esign inspiration sometimes comes from unlikely sources. Take, for instance, Brunner GmbH's exhibit for the Salone Internazionale del Mobile, which was inspired by simple, old-fashioned information boards.
Teaming up with design firm Ippolito Fleitz Group to promote its new Hoc stool and Plot modular seating system for use in airports, hotels, and other public spaces, Brunner wanted to present the chairs in highly stylized representations of its target markets. Judges crowned the resulting booth with the EDGE Award for Exhibit Design and Graphics Excellence, the competition's highest honor. "After one look, it lodged itself in our memories," said one Exhibit Design Awards judge.
Inside the 39-by-25-foot space, attendees lolled under a sky of 26 contoured fabric "clouds." While visitors absorbed the surreal scenery, they relaxed on seating the shades of Granny Smith apples, orange sherbet, and cafe au lait. Surrounding them were coal-black medium-density fiberboard (MDF) walls and flooring saturated with 54,000 plastic letters, reminiscent of vintage analog information boards, once common in hotel lobbies and airport lounges. Painstakingly positioned by hand, the white letters formed silhouettes that alternated between the everyday and the extraordinary.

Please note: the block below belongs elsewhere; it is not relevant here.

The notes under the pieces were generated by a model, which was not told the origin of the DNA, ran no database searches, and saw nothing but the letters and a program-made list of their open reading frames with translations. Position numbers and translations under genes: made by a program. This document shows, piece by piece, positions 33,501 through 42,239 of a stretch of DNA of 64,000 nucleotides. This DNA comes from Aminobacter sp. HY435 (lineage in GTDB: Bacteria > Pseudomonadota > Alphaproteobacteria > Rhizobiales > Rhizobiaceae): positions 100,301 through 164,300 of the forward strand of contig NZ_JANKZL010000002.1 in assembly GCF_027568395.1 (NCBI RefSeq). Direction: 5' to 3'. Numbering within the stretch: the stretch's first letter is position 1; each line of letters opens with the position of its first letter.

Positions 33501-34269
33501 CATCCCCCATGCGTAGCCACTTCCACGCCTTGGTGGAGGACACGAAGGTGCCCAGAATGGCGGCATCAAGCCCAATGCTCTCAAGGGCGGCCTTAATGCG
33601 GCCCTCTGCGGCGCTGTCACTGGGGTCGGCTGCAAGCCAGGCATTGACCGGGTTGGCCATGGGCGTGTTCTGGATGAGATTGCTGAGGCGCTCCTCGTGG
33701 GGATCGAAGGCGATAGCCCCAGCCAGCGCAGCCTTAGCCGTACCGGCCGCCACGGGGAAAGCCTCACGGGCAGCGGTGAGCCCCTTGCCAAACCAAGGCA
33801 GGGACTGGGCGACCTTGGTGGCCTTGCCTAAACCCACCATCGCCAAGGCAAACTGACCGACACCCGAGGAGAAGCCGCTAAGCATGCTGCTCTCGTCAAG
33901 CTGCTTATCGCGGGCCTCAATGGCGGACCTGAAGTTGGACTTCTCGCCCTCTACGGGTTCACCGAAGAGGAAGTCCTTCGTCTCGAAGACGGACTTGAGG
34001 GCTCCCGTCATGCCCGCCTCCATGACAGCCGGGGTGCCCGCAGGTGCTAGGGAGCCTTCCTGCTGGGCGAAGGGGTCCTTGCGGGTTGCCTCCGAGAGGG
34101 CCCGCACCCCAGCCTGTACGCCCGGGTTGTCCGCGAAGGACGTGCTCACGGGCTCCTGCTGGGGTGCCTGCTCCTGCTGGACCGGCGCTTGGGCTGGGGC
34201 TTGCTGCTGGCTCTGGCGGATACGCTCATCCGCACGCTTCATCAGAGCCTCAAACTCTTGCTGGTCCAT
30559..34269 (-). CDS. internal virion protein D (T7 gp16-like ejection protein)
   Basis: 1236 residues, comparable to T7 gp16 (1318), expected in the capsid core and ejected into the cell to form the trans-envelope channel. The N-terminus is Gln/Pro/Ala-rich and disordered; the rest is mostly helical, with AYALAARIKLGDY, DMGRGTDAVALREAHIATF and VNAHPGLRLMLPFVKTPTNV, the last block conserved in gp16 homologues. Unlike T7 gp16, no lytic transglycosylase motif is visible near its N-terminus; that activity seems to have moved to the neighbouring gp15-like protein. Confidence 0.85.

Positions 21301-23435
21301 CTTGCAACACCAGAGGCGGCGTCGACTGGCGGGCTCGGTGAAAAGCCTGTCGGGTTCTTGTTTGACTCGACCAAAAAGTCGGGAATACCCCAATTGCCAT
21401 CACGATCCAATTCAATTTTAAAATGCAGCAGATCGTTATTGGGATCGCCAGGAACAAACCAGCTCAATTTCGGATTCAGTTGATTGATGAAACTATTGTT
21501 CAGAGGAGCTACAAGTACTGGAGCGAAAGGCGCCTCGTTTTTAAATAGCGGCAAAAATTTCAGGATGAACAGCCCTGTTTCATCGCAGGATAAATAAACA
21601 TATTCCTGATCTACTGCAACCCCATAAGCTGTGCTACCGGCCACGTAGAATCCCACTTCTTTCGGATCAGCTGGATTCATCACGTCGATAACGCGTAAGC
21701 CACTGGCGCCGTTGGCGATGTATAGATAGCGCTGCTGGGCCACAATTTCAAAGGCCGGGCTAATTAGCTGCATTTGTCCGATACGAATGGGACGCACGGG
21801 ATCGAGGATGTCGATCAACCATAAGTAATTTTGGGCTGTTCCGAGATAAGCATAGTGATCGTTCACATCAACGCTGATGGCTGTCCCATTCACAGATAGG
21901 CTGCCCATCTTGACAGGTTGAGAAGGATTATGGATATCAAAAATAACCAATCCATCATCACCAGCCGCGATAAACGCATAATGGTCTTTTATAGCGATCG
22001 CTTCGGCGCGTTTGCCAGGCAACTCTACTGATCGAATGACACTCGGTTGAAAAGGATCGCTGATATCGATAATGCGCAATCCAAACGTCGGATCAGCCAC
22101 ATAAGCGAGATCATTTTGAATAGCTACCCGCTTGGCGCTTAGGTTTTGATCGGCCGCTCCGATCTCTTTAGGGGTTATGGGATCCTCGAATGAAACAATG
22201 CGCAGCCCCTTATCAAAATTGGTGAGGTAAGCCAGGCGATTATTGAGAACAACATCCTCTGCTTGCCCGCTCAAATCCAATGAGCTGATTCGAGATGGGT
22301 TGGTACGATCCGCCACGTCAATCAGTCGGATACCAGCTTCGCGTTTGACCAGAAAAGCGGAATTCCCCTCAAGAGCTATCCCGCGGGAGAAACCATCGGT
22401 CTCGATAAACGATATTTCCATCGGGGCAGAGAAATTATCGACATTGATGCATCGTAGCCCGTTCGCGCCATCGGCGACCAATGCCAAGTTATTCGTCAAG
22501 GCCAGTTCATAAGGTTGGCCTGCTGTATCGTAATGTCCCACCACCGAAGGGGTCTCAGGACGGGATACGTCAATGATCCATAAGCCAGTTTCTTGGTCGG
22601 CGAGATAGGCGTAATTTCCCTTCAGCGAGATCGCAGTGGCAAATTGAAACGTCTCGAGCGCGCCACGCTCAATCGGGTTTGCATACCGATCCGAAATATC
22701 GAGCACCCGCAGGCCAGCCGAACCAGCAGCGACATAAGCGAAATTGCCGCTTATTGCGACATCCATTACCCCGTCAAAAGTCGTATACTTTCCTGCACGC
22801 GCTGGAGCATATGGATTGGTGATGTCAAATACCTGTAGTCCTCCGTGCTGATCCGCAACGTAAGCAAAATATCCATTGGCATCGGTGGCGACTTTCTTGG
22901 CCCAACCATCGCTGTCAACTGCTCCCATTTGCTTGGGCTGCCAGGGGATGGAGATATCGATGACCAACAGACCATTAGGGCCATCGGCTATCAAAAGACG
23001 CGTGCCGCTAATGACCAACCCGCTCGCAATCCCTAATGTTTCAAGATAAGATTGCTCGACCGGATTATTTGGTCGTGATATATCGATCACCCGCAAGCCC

The individual letters also formed phrases from song lyrics and pedestrian phrases in German, English, and Italian. The river of words spilled over to the floor, where letters spelled out product names. Cleverly, several chairs were arranged so that from certain angles the wall's two-dimensional characters appeared to actually be sitting on them. It was the consummate touch to an exhibit design that left Brunner sitting pretty.E